Aftershocks continue in Japan

Power aftershocks continue to shake the parts of Japanese island of Honshu after a weekend 6.7-magnitude earthquake.

BY HEATHER MOYER | ISHIKAWA, Japan | March 27, 2007

Aftershocks continued to shake west coast towns on the Japanese island of Honshu, two days after a powerful 6.7-magnitude earthquake rocked the area.

The early Sunday earthquake killed one person and injured more than 200 others. Since the first quake, more than 200 aftershocks up to magnitude 5.3 have hit the region.

More than 700 homes were destroyed or heavily damaged, the Fire and Disaster Management Agency reported. Among the hardest hit areas was the resort and fishing town of Wajima, where more than 2,500 residents evacuated their homes, government reports said.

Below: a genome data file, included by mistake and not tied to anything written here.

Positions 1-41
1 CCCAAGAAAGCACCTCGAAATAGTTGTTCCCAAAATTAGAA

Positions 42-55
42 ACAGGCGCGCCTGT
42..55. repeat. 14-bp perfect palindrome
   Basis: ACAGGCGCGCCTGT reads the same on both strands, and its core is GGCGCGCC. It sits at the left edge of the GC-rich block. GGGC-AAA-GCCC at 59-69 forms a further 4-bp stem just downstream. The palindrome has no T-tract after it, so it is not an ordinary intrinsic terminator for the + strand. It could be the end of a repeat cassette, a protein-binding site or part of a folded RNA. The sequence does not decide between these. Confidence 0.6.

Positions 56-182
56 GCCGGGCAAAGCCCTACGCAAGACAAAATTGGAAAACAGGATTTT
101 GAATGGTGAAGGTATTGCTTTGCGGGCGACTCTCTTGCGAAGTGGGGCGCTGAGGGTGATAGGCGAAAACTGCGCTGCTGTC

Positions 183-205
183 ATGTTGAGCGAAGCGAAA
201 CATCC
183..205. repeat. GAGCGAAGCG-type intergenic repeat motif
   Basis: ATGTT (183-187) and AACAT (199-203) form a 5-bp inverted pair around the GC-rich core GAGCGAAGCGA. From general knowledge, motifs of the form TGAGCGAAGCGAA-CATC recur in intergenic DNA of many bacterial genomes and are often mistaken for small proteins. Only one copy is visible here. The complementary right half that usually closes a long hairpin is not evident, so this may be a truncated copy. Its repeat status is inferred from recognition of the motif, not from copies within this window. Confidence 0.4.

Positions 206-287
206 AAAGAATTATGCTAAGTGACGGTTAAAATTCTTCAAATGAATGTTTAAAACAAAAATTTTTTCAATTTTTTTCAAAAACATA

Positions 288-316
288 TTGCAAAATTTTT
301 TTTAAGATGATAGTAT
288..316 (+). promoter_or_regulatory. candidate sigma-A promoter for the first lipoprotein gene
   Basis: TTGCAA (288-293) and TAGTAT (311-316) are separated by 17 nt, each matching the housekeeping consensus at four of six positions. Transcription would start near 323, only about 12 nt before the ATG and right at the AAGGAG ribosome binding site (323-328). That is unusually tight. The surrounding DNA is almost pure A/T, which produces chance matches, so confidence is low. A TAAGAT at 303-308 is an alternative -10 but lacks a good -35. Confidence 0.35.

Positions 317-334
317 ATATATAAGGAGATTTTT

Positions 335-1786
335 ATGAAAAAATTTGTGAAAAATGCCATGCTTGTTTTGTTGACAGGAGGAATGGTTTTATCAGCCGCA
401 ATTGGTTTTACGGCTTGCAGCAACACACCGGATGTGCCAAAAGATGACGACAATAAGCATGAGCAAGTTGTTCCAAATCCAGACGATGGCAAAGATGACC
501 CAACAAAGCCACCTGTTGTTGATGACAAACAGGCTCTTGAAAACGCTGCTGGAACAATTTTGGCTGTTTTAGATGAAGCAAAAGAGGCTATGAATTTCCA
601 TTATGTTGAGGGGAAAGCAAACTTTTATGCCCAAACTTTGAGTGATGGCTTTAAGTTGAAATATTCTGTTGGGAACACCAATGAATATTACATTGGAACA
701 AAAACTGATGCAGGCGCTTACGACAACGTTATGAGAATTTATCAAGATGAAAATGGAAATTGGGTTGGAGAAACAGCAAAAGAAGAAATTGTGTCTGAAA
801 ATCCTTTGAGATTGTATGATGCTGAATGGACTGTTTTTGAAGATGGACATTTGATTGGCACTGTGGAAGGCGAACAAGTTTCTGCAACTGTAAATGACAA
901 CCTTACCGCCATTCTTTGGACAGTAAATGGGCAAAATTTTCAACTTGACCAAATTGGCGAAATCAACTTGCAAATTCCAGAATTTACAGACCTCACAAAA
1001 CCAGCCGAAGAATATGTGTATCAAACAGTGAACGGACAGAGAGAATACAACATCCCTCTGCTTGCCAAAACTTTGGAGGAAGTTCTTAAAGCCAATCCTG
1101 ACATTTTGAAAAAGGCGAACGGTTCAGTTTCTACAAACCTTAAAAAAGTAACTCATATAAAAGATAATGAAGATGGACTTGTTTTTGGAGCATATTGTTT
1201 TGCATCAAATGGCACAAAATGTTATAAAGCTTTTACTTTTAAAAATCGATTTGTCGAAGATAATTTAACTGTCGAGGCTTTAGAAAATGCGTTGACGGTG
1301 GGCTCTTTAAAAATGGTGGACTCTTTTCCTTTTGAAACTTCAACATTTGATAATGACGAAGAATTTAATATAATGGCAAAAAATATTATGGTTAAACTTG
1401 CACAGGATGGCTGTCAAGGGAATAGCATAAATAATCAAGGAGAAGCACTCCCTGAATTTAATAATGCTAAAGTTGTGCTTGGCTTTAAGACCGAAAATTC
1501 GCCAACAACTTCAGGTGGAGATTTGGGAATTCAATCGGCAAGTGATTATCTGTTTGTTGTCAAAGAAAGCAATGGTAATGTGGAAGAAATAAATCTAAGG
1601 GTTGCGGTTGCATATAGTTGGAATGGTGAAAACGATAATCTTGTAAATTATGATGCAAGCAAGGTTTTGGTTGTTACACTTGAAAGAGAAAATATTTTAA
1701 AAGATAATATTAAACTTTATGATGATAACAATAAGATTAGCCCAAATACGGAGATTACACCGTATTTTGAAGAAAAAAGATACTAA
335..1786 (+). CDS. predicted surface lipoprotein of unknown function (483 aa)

The shaking also caused landslides, cut power and water service and disrupted transportation. Damage assessments were continuing this week.

Sunday's quake caused a small tsunami on the island's west coast. Japanese officials called the country's tsunami warning system a success due to quick evacuations after the first temblor. A six-inch tsunami came ashore 30 minutes after the 6.7 quake but caused no damage.

The quake struck off the north coast of Ishikawa. Its epicenter was 50 miles north of Kanazawa and 210 miles west-northwest of Tokyo, according to the U.S. Geological Survey. The USGS said the quake measured 6.7.

Seismologists warned residents of further aftershocks this week, which could cause more damage and injuries due to falling debris and landslides.

Other major quakes struck around the world in the past few days, including magnitude 6.9 and 7.1 quakes near Vanuata in the Pacific and magnitude 4.8 and 5.1 quakes in Greece.

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